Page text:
National Geographic News
Bone markings indicate possible cannibalism.

Tooth gouges on this 65-million-year-old T. rex toe bone could have been made only by another T. rex.

Diagram courtesy Nicholas Longrich, Yale University

Illustration of Tyrannosaurus rex.

An artist's rendering of Tyrannosaurus rex. Illustration by Roy Andersen, National Geographic

Brian Handwerk

for National Geographic News

Published October 15, 2010

The formidable Tyrannosaurus rex likely had nothing to fear—except possibly its own kind, a new study suggests.

Paleontologist Nick Longrich of Yale University was examining dinosaur bones found in Montana when he noticed large gouges in bones that had yet to be indentifiied.

The gouges had to have been made by a large carnivore, he said, and when the mystery fossils were deposited 65 million years ago, T. rex was the only North American carnivore large and toothy enough to make such marks.

But the seemingly routine find took a macabre turn when Longrich discovered one of the bitten bones belonged to a T. rex—making it apparent evidence of cannibalism.

This toe bone "has giant theropod bite marks, and the only one there [at that time] was T. rex," he said. "There was really no other conclusion I could come to." (Related: "Tiny T. rex Ancestors Achieved World Domination.")

Further analysis in several fossil collections turned up three more similarly bitten T. rex bones.

Longrich and colleagues speculate the giant predators may have engaged in cannibalism with some regularity—but it's unknown whether the dinosaurs fought to the death or simply scavenged T. rex corpses.

T. Rex Cannibalism Would Mirror Modern Reptiles

Many modern predators, including distant dinosaur relatives such as komodo dragons and crocodiles, are known for cannibalistic behavior—particularly of their young.

Although the practice hasn't been well documented among dinosaurs, scientists do think Majungatholus atopus, a 30-foot-long (9-meter-long) theropod, dined on its kin on the island of Madagascar 65 million years ago.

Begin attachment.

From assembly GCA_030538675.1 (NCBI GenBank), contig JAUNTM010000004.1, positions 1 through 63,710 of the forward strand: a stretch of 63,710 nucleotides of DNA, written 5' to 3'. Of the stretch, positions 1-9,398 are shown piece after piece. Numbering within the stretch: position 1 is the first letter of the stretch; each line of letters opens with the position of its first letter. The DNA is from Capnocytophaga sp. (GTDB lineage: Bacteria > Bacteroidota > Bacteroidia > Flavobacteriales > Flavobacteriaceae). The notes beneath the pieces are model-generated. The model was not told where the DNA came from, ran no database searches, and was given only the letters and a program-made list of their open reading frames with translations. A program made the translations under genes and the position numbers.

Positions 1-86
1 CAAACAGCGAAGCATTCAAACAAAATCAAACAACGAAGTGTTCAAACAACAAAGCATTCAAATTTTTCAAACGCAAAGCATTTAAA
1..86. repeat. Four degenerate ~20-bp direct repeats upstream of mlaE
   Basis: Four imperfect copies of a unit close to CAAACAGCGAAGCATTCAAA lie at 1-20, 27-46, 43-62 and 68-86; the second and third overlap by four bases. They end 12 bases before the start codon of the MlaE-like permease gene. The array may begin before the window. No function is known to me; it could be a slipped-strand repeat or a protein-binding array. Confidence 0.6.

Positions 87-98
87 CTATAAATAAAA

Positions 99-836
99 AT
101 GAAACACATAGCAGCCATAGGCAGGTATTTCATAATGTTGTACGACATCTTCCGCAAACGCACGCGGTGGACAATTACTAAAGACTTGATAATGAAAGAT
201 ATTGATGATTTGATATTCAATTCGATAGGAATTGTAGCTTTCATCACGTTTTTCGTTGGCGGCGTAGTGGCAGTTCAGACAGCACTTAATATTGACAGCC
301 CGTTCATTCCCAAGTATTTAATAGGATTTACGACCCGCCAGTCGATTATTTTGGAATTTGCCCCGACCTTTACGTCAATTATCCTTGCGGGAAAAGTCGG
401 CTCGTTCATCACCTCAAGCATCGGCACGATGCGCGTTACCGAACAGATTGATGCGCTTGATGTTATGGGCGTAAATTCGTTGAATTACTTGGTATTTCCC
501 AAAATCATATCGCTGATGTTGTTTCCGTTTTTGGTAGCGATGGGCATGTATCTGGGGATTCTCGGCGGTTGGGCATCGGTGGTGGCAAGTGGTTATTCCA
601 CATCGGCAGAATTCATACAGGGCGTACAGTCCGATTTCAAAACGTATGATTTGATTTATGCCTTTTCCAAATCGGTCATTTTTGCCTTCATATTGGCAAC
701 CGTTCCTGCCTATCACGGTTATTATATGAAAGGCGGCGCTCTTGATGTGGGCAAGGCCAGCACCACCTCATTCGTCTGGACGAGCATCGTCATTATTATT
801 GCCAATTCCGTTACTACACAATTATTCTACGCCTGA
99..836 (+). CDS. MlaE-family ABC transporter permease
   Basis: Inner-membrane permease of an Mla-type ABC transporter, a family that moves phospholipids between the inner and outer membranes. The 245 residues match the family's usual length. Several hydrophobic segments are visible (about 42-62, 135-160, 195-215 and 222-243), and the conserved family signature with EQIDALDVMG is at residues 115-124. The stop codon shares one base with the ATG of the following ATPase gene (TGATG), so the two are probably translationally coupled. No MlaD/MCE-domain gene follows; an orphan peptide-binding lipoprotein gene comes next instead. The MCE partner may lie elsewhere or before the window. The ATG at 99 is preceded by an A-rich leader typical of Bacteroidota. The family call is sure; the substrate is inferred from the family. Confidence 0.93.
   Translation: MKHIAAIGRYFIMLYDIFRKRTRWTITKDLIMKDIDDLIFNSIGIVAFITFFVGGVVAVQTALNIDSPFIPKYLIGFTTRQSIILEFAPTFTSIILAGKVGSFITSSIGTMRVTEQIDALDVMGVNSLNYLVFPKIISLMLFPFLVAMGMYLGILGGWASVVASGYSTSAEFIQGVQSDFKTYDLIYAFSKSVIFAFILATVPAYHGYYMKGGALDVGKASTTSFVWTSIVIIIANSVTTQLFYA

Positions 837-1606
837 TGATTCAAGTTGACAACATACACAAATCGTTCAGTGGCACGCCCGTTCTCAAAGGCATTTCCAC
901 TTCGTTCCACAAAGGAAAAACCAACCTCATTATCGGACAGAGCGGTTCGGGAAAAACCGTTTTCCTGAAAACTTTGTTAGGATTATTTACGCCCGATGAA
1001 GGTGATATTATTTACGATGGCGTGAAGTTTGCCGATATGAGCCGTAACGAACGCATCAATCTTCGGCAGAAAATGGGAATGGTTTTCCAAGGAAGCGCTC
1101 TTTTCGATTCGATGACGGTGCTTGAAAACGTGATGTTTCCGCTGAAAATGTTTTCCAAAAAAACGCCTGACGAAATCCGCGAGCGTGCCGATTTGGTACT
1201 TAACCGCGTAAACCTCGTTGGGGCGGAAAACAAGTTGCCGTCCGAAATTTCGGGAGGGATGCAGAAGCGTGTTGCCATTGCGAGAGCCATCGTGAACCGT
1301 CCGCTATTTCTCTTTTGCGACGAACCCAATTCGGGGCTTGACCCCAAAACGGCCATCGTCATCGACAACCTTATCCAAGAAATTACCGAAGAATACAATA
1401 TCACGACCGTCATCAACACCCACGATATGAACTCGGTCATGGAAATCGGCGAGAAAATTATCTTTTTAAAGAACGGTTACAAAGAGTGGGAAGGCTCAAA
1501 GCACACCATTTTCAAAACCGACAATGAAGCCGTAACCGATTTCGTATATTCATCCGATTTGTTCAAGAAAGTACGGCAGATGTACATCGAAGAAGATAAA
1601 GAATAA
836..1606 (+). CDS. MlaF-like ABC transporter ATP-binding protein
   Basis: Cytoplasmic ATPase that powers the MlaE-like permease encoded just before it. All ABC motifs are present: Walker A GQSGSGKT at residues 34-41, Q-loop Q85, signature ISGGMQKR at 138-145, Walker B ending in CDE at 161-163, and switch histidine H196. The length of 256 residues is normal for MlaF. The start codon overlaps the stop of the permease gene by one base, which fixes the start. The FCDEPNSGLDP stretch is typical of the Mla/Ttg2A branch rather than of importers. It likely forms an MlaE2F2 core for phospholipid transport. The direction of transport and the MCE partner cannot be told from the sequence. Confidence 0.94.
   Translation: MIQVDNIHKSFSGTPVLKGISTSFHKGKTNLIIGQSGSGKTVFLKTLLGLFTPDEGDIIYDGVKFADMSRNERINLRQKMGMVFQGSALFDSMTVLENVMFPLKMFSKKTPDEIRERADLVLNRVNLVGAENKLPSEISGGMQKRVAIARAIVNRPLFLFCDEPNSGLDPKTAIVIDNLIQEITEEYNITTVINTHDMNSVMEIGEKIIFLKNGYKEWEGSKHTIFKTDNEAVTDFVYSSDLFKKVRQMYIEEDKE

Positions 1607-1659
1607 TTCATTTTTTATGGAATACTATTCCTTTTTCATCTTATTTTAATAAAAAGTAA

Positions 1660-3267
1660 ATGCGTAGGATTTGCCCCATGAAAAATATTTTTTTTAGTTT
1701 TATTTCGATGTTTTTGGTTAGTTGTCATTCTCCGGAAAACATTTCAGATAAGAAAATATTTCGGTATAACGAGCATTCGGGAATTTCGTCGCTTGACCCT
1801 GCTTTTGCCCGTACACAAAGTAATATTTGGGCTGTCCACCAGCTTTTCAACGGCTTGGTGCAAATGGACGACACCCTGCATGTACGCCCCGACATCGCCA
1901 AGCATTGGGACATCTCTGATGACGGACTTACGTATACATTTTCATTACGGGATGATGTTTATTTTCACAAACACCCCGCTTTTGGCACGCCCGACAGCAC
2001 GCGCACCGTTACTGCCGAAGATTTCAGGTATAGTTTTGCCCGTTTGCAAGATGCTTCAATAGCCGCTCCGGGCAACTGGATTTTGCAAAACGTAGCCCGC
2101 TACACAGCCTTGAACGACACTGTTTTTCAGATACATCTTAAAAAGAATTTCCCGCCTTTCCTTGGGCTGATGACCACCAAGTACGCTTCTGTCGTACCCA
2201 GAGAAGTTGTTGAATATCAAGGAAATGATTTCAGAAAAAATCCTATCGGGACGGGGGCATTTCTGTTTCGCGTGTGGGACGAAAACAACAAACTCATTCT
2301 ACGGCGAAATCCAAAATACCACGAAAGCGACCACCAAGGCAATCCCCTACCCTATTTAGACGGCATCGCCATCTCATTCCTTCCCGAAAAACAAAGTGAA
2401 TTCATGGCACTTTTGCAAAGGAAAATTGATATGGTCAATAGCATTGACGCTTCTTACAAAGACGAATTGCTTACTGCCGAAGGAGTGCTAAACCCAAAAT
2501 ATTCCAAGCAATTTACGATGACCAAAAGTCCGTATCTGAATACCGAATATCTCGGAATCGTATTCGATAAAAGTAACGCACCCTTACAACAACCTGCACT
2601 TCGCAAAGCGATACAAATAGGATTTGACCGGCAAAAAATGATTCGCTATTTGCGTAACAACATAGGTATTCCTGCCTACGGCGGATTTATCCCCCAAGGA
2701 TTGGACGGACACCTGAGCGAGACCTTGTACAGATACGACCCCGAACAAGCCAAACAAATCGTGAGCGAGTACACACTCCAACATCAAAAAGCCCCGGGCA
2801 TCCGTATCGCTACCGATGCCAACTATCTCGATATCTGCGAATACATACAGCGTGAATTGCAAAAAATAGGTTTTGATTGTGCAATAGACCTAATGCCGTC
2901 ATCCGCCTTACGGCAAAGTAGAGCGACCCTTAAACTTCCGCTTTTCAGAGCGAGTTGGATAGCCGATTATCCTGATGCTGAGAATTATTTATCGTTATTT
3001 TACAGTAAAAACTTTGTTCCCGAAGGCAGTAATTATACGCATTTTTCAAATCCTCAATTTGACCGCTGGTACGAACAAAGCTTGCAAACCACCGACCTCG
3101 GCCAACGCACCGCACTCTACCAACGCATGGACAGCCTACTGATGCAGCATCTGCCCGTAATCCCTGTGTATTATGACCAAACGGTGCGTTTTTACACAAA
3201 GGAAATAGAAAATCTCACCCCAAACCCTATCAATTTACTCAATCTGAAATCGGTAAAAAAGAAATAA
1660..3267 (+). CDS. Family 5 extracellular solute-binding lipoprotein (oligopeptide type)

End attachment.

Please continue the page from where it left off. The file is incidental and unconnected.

Hans-Dieter Sues, curator of vertebrate paleontology at the National Museum of Natural History in Washington, D.C., isn't at all surprised by T. rex's taste for its own flesh and blood.

"Meat-eaters of all kinds feed on dead animals, which, after all, are just meat lying around for the taking," said Sues, who was not involved in the study.

"Even pigs, which are omnivores, eat other dead pigs. There is nothing remarkable about this at all."

Eaten T. Rex Was Dinosaur Leftovers?

There's one clue as to whether the eaten T. rex was killed or scavenged, Longrich noted: The cannibalistic bite marks appear to have been made some time after death.

(See "'Mighty' T. rex Mostly Picked Off Youngsters?")

"It's kind of like the turkey on the fifth day after Thanksgiving—you're trying to get the last bits of meat off it," he said. "For the toes to be of interest, the carcass must have been pretty much picked clean."

But that evidence alone doesn't mean T. rex was simply a scavenger, added Longrich, whose study appears online October 15 in the journal PLoS ONE.

"I wouldn't rule out the possibility of some sort of intraspecies combat going on," he said.

"We see that today when animals like bears and lions take each other out. They are competing with one another, and the best way to get rid of your competitor is to get rid of him for good."



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